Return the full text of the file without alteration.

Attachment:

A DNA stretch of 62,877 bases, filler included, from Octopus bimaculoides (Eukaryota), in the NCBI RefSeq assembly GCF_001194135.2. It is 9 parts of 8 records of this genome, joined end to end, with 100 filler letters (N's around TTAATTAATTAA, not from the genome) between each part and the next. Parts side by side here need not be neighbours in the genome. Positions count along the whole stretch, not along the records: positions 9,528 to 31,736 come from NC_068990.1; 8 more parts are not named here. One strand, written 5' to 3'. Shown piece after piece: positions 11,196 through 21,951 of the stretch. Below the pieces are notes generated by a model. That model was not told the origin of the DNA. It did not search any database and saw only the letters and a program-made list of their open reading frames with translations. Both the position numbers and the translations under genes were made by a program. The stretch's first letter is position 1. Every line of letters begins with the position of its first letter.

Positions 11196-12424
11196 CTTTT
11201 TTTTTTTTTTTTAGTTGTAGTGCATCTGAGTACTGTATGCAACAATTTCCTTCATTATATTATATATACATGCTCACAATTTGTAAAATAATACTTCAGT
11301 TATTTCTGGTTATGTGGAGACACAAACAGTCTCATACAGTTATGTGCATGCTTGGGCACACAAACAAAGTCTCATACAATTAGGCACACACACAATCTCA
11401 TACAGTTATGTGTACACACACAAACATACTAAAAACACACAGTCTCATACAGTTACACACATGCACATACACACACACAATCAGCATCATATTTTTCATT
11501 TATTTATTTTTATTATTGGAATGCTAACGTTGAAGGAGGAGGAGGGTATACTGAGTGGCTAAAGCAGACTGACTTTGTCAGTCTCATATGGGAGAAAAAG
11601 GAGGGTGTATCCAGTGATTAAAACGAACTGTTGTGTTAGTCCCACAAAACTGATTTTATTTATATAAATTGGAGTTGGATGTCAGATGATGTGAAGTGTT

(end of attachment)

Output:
A DNA stretch of 62,877 bases, filler included, from Octopus bimaculoides (Eukaryota), in the NCBI RefSeq assembly GCF_001194135.2. It is 9 parts of 8 records of this genome, joined end to end, with 100 filler letters (N's around TTAATTAATTAA, not from the genome) between each part and the next. Parts side by side here need not be neighbours in the genome. Positions count along the whole stretch, not along the records: positions 9,528 to 31,736 come from NC_068990.1; 8 more parts are not named here. One strand, written 5' to 3'. Shown piece after piece: positions 11,196 through 21,951 of the stretch. Below the pieces are notes generated by a model. That model was not told the origin of the DNA. It did not search any database and saw only the letters and a program-made list of their open reading frames with translations. Both the position numbers and the translations under genes were made by a program. The stretch's first letter is position 1. Every line of letters begins with the position of its first letter.

Positions 11196-12424
11196 CTTTT
11201 TTTTTTTTTTTTAGTTGTAGTGCATCTGAGTACTGTATGCAACAATTTCCTTCATTATATTATATATACATGCTCACAATTTGTAAAATAATACTTCAGT
11301 TATTTCTGGTTATGTGGAGACACAAACAGTCTCATACAGTTATGTGCATGCTTGGGCACACAAACAAAGTCTCATACAATTAGGCACACACACAATCTCA
11401 TACAGTTATGTGTACACACACAAACATACTAAAAACACACAGTCTCATACAGTTACACACATGCACATACACACACACAATCAGCATCATATTTTTCATT
11501 TATTTATTTTTATTATTGGAATGCTAACGTTGAAGGAGGAGGAGGGTATACTGAGTGGCTAAAGCAGACTGACTTTGTCAGTCTCATATGGGAGAAAAAG
11601 GAGGGTGTATCCAGTGATTAAAACGAACTGTTGTGTTAGTCCCACAAAACTGATTTTATTTATATAAATTGGAGTTGGATGTCAGATGATGTGAAGTGTT